Around 150 participants gathered in Berlin on 11 October 2017.

The Members’ Meeting began with some welcoming remarks by Dr Felmberg. In his address, he underlined the successes of the Partnership and highlighted the milestones that have already been achieved, despite the challenges faced. On the basis of the annual report for 2016-2017, the Partnership Secretariat gave a detailed insight into the results of the Partnership’s work and the lessons it has learned. The Steering Committee and the Partnership Secretariat then fielded questions from the Partnership’s members. A web-tool was used to help draw up a whole host of questions, not all of which could be answered – a summary of all of the questions and answers will be available shortly in the members area. In the afternoon, Thomas Silberhorn, Parliamentary State Secretary at the German Federal Ministry for Economic Cooperation and Development (BMZ), welcomed those members present. In his speech, he set out the reasons why your commitment to the Textiles Partnership is worthwhile. In four parallel workshops, participants were then given the opportunity to discuss various issues and to draw up possible joint courses of action.


Workshop 1: Understanding and implementing duties of care – an introduction to the due diligence process

Following a brief introduction to the restructured question grid for 2018, workshop 1 focused on how companies implement their duty of care in practice. Using four case studies on the supply chain and procurement, participants discussed and devised solutions and shared information regarding their own experiences and instruments.


Workshop 2: Getting to know your chain – Implementing supply chain transparency in practice

Knowing one’s own supply chain is essential for managing sustainability effectively. Following a theoretical overview by Professor Freise from Reutlingen University, we heard from two of our members – 3Freunde and H&M – on how they approach the issue of supply chain transparency in practice. Using the ‘Dutch Agreement on a Sustainable Garment and Textile Sector’ as an example, discussions were also held on whether, and in what form, the Textiles Partnership should continue to deal with supply chain transparency in future. Many of the participants were in favour of adopting a similar approach to that of the Dutch textiles covenant, but instead building on existing systems. The participants also stressed repeatedly that supply chain transparency was not an end in itself but a deciding factor in how the data which is collected will be used further.


Workshop 3: Vocational training in the textile industry– combining challenge and motivation

The workshop began with a presentation of the approaches used for vocational education and training in the textile sector in Bangladesh and Ethiopia. In keeping with the various approaches, four cornerstones to a Partnership Initiative on vocational education and training in the textile sector were drawn up: (1) Promoting awareness of intercultural challenges and involving vulnerable groups; (2) Developing a uniform training programme with standardised courses, taking into account basic education in schools; (3) Promoting the business case through needs-oriented training; and (4) Focusing on the dual system of education through theoretical and practical course units, work placements and exchange programmes.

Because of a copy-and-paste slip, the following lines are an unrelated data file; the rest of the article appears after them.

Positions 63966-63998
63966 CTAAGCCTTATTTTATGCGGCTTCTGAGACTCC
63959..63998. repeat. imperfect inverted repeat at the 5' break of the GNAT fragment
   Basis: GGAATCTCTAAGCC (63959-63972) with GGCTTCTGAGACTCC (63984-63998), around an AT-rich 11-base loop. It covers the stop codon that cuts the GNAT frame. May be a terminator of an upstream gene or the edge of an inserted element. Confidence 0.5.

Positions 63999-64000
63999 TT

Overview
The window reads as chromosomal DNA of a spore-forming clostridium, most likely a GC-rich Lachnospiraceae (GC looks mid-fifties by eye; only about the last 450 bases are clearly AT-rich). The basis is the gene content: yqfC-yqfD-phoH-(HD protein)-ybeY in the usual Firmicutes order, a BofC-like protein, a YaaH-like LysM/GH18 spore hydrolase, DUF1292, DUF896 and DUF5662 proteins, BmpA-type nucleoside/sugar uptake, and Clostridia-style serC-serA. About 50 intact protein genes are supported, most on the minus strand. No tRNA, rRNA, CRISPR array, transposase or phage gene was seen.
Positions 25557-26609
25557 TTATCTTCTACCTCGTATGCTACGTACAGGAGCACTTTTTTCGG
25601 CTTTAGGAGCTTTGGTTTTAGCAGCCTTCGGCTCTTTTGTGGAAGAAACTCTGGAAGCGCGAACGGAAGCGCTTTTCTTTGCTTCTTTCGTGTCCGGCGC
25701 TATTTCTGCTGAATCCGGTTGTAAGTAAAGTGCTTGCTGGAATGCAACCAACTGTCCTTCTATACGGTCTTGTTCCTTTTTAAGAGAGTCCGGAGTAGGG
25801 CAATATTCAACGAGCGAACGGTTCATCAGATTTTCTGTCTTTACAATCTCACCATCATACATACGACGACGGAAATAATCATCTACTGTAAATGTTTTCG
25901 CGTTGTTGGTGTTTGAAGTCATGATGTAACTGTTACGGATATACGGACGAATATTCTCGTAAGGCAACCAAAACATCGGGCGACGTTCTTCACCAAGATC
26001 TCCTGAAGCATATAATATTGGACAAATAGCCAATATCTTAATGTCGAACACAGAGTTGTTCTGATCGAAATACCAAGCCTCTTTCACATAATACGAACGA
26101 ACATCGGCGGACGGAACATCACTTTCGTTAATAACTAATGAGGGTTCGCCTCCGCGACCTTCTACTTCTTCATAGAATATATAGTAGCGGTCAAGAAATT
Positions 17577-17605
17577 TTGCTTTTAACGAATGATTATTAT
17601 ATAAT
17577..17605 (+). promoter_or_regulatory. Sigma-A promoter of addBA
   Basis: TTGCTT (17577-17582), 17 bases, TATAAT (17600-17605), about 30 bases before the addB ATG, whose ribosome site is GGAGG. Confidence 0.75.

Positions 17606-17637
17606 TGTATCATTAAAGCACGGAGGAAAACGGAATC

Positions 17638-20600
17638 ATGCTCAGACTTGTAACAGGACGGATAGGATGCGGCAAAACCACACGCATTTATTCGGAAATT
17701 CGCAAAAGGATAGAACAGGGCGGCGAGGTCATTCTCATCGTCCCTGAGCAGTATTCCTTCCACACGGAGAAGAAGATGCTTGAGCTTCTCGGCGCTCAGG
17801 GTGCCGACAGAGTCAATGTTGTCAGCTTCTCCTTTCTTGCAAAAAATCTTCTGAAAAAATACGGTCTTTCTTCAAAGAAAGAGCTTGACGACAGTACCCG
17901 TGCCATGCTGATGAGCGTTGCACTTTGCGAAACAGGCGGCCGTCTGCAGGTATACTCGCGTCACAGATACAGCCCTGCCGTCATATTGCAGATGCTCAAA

Workshop 4: Fair play in the textile sector – Opportunities for preventing corruption

The ‘Fair play in the textile sector’ workshop looked at ways of preventing corruption along textile delivery chains. Using specific challenges – including corruption among government labour inspectorates in Cambodia – potential approaches to finding solutions were discussed together with experts, namely Florian Lair (Allianz für Integrität – AfIn) and Thorben Glaser (KfW Group). It became clear that corruption, as a ‘problem of collective action’ (Lair) requires corresponding ‘collective solutions’, which is why the discussion focused on the possibility of joint action by members of the Partnership, for example as part of a Partnership Initiative. A set of guidelines entitled ‘Corruption in the Delivery Chain’ is currently being developed by a group of experts comprising Partnership members and AfIn-affiliated enterprises. The aim is for the publication, scheduled for December, to incorporate and set out in greater detail the ideas generated by the discussion.


A keynote speech on challenges and existing approaches for the payment of higher wages served as an introduction to the panel debate entitled ‘Living wages – Do we just need to pay more?’ Together with the Partnership members, those taking part in the panel debate then discussed ways in which the Textiles Partnership can do more in future to promote the payment of living wages. The debate highlighted the individual responsibility of each and every Partnership member and stressed the importance of collective approaches with a broad-based impact.

In the evening, Barbara Meier, BMZ’s textile ambassador, was available for a brief interview, followed by a photo campaign with members. Pictures from the Members’ Meeting can be viewed here. Documentation from the Members’ Meeting can be found here.


Don’t forget to also read the other articles in this newsletter

Review process: decisions of the Steering Committee

Implementation and Internationalisation: decisions of the Steering Committee

New structure for the members’ area